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Training Log: Because I’m Training for Something!

Training Log: Because I’m Training for Something!

If you follow me on Instagram, then you might know I was selected to run the Big Cottonwood Marathon (Yes, MARATHON). A week ago, training for a marathon wasn’t my plan for the summer. I wanted to get speed and get back into shape, but I didn’t have any huge goals in mind. I applied for the Team Hylands Big Cottonwood Team because it sounded like an awesome experience. I never thought I would be selected.

Big Cottonwood is the exact opposite marathon experience of what I’ve been used too. I’ve run NYCM twice, and it’s crowded and hilly. Both of my better marathon times have come from NYCM (3:17, 3:07) despite it being one of the toughest courses out there. The second marathon I ran, Phoenix, was downhill enough that it doesn’t count towards an OTQ but you can still Boston Qualify. I ran a 3:14 there, and at the time was a PR. It wasn’t close to the 3:10 I wanted and my quads were on fire from the downhill.

Am I entirely sure I will excel at a new downhill course? I don’t know, but I am excited to have a big race on the books.

I’m not in the same shape as last spring, summer, or fall, so my goal is to get back into shape. I would be ecstatic to run about the same time as NYCM, knowing it wouldn’t translate into the same fitness as a 3:07 at NYCM. I’m most excited to train for something.  I’ll have a post about it at some point, but I’m going to wait a couple more weeks to start “training.”  I want a shorter training cycle with 2-3 20 miles. I don’t want to focus much on doing anything past 20 miles because in the humid summer, that is unpleasant. I would rather take shorter quality miles, than longer, slogging through the humidity miles.

That was a long intro to my training log, right?

Monday: Easy 60 minutes/3000 meter swim
Tuesday: Rest
Wednesday: 12X400 averaging 6:20 pace
Thursday: 3000-meter swim
Friday: Easy 60 minutes
Saturday: Movie Madness Half Marathon (14 Mile at 7:10 pace)
Sunday: Easy 60 minutes/3000 meter swim

 

Thoughts:

Besides marathon training, I guess. As always, my easy runs are just that, easy.

Workout Wednesday: 12X400 averaging 6:20 pace with 90 seconds recovery

I do my workouts on roads. I like it better, and most tracks aren’t open except very early or very late. So I do them all on roads. When school is done for the summer, I might get on the track.  The workout was a little faster than last week, which is progress.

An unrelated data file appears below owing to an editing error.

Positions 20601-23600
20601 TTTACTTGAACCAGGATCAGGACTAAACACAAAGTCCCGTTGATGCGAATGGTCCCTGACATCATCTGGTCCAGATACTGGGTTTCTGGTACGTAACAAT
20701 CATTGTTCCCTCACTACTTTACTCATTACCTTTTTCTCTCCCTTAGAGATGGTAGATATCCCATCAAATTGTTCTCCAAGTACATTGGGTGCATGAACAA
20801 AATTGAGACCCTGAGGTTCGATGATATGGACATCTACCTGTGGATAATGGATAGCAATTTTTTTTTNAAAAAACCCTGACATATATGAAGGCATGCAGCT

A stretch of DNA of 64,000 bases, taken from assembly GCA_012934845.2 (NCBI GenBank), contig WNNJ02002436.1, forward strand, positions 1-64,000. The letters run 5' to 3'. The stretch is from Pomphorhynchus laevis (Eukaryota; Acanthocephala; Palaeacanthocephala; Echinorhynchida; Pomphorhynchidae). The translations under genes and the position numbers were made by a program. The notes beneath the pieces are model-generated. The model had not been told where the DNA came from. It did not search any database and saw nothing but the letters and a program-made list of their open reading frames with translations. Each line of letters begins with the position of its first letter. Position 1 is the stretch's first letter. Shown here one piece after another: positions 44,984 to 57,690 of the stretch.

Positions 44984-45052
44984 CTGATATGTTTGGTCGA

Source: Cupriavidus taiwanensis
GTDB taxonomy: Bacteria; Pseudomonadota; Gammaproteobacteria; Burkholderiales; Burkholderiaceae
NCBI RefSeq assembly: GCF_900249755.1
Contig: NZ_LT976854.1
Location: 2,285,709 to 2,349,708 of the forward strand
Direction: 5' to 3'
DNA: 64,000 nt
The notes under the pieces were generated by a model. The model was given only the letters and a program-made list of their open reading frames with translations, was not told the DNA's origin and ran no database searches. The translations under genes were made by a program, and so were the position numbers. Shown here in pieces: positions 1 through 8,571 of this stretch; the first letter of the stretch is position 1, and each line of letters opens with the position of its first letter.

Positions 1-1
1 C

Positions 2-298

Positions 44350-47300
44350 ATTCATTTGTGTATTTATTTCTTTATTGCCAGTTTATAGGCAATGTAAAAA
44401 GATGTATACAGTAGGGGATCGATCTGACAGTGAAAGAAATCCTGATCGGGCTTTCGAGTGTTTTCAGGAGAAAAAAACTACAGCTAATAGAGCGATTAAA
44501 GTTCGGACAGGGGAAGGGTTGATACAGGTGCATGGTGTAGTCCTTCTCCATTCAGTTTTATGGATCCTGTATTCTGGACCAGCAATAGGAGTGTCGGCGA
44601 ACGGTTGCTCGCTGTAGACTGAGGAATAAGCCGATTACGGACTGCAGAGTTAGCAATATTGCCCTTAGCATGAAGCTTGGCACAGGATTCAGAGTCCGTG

Swimming:

I still plan to swim throughout the summer. I’m enjoying the cross training, and even though I’m marathon training soon, I think the extra cross training is going to keep me healthy.

Movie Madness Half Marathon: 14 Miles (7:10 average):

After my weekend plans changed, I decided to skip town and run the Movie Madness Half Marathon in Harrisburg. You can’t beat a $60 half marathon these days. The short story is, I was misdirected around mile 3 and ended up running 14 miles instead of 13.1 While yes, it stinks to get lost and run longer, my goal for the race was to get quality miles in. I wasn’t in a “race mode,” and I didn’t go to the half marathon to run my “fastest” ever.  It was fun to get a long run done elsewhere and enjoy myself.

Anyway, that was my most exciting training log for a while, because I’m going to start training for something.

Posts from the Week:

Exploring Tyler State Park (Newtown, PA)

Reebok Floatride Run Fast

Cape May 10k (42:35)

Finally, have you subscribed to the LOLZletter? It’s a free newsletter that comes out each Monday. This week I talked about why running shoes are so expensive.  Each week in the newsletter, I share running industry trends and things relevant to the sport. There are often giveaways as well as discount codes.

Questions for you:

Have you run the Big Cottonwood Marathon? Have you run a downhill marathon? Any tips? 

Are you training for something this summer?

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Reebok Floatride Run Fast

Reebok Floatride Run Fast

Like I mentioned with the Reebok Floatride Run fast Pro, if you had asked me if I would be running in Reebok a year ago I would have laughed. Now I run in two shoes from Reebok.  Plus, the Runfast Pro rivals the Nike 4% and in my opinion, a better shoe when it rains.  Recently, Reebok stepped up their game and reentered the running industry.

Reebok Floatride Run Fast shoe review

Floatride Run Fast ( $140)
Weight: 6.05 oz
Stack Height:8mm drop.

Fit:

It fits more similar to a racing flat than a true trainer. It runs narrow, and the top is pointy. If you have a wider foot, it’s better to go up a half size. I found the 10.5 to be a good fit, but I think it was running longer I might go higher than that.

The upper uses a very thin engineered mesh. I can appreciate how the mesh is seamless. If you have a bunion or wider forefront, it won’t rub. The upper is one of the lightest and most breathable of any shoes I’ve run in.  It’s worth noting that with the lack of seams, there isn’t a lot of structure to the shoe.

Reebok Floatride Run Fast shoe review

Ride:

The Reebok Floatride Run Fast is a shoe that is designed to run fast. It’s not a true racing flat and has more cushion than the Pro, but it’s a great option for speed work and tempos.